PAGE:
Become a well-informed hunger advocate using information on hunger, poverty, and food insecurity in the newspaper, on the Internet, and in books, to then help inform others about the issues

Educate yourself about political candidates’ positions on hunger and poverty.

Plant a garden at home, in your community or at your school and share your produce with the needy in your area.

Create a video about hunger in our community and post it on YouTube

Encourage corporate environments to offer "dress down" opportunites in exchange for donated canned goods that would add to the food drive

Do not vote for corrupt politicians. What happens to a country where taxes that were intended to improve the lives of the people go to the pockets of the government officials instead? Corrupt politicians would spend their pork barrel funds in jewelries and luxurious travel instead of providing scholarship to deserving students or support projects that will boost livelihood among unemployed individuals.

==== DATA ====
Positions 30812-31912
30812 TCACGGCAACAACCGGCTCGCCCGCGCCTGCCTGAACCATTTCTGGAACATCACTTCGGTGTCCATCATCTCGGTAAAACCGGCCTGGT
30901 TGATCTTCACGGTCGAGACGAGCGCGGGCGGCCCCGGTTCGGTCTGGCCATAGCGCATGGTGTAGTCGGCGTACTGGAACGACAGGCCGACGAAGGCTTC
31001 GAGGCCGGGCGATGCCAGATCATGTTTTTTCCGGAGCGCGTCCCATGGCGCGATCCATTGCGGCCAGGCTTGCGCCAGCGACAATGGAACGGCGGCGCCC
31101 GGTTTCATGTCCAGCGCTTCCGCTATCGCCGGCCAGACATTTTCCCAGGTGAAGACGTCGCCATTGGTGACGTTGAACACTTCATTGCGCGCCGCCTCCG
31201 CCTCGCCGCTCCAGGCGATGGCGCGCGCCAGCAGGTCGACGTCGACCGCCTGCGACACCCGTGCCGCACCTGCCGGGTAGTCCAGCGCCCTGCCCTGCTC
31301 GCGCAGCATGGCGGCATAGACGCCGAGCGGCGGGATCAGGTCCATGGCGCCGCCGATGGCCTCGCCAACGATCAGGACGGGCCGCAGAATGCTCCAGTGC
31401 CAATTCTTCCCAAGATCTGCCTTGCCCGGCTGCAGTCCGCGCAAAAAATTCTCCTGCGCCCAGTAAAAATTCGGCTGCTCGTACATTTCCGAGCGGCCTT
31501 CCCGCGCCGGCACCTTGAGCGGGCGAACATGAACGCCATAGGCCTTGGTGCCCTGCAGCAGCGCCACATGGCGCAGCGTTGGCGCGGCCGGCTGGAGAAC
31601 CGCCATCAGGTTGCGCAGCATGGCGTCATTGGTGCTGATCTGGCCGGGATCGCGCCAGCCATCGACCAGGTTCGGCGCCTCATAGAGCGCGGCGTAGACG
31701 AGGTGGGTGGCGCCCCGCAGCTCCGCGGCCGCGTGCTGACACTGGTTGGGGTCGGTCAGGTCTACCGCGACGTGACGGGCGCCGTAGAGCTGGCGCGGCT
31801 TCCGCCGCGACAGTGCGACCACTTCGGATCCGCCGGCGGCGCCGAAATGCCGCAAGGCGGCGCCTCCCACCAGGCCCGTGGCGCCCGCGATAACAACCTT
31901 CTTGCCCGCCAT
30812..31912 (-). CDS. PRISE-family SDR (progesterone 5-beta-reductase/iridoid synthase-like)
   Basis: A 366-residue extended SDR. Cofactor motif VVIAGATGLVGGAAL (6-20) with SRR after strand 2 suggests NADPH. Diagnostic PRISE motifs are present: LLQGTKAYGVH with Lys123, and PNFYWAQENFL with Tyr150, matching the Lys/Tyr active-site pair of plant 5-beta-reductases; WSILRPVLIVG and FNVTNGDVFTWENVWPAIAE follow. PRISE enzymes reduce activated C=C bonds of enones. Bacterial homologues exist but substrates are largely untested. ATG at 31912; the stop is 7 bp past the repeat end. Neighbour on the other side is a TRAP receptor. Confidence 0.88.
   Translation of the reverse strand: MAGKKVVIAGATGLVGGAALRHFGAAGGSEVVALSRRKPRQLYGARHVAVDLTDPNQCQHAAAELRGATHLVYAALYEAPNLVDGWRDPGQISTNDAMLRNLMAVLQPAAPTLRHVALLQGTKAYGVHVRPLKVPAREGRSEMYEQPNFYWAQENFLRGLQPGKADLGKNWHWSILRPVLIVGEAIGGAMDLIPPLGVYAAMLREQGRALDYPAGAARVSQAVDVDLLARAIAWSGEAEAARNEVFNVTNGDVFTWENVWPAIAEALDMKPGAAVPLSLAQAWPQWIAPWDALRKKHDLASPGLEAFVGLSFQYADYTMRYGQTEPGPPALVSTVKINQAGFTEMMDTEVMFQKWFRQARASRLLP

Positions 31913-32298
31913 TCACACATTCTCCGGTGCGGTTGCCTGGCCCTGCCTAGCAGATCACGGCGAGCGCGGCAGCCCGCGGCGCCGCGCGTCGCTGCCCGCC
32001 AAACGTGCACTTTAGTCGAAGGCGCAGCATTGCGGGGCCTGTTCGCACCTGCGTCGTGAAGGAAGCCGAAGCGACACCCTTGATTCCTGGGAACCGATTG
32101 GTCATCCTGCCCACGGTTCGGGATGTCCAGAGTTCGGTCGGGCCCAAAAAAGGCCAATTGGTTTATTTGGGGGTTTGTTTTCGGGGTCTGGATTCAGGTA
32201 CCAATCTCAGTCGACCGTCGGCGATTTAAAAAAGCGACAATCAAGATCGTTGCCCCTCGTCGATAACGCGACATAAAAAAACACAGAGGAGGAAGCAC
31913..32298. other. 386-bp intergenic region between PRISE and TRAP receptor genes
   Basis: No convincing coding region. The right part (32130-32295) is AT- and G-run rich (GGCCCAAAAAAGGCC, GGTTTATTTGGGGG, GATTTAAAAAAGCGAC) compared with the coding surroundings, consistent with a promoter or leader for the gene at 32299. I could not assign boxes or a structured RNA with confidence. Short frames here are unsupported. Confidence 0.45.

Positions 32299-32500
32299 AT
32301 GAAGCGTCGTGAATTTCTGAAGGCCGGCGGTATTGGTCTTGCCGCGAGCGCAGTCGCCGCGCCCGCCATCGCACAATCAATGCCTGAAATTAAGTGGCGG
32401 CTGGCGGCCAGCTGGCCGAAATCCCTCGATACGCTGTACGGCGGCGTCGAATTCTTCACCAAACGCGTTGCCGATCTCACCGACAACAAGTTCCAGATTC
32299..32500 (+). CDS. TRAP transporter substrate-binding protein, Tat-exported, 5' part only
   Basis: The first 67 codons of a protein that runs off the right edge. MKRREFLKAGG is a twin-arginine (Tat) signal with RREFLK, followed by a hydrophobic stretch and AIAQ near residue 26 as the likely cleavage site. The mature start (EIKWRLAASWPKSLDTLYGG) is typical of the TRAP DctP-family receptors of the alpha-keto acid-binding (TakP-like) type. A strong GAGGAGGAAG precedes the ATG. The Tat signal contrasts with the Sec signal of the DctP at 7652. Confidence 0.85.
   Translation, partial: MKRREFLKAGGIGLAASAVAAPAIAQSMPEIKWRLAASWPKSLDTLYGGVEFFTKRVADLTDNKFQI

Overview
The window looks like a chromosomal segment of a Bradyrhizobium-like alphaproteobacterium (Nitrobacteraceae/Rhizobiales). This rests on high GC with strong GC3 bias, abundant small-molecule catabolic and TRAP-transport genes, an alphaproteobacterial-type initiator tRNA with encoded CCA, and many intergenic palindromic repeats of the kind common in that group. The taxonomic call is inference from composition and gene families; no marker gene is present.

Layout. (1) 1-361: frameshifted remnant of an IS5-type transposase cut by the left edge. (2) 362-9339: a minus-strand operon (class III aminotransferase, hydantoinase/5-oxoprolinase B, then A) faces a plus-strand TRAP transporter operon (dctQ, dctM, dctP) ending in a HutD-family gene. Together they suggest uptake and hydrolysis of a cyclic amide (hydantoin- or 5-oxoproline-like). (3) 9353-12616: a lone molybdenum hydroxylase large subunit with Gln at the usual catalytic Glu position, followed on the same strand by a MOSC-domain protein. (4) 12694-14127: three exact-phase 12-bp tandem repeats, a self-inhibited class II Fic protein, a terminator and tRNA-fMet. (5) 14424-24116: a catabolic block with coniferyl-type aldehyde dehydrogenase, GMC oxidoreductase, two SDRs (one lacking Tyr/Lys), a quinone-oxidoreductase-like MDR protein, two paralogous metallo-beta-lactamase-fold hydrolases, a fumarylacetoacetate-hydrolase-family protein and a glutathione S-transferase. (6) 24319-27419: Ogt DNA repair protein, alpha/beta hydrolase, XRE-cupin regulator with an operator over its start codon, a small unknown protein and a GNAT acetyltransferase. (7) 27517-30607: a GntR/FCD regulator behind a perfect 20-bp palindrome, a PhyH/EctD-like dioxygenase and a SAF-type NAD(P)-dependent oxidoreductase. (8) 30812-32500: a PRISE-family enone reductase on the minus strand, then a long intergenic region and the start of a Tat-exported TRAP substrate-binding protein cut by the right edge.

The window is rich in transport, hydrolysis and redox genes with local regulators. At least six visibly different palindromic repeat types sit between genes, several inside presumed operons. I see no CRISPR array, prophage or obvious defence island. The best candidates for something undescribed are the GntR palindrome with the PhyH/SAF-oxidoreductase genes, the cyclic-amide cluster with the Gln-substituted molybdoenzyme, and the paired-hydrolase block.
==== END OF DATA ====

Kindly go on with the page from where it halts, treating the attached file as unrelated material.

Open up a business - this would open up employment opportunities that would otherwise not be found.
Sell unneeded items on eBay or Craigslist and donate the proceeds to battle poverty

Become a mentor to a disadvantaged young person in your community.


What else can be done to fight poverty and hunger in the Philippines? What can you contribute? Do you have another suggestion? Please leave a comment if you have a great idea, a violent reaction, a constructive criticism. At least let people know that you are not merely standing on the sidlines being complacent.

No comments: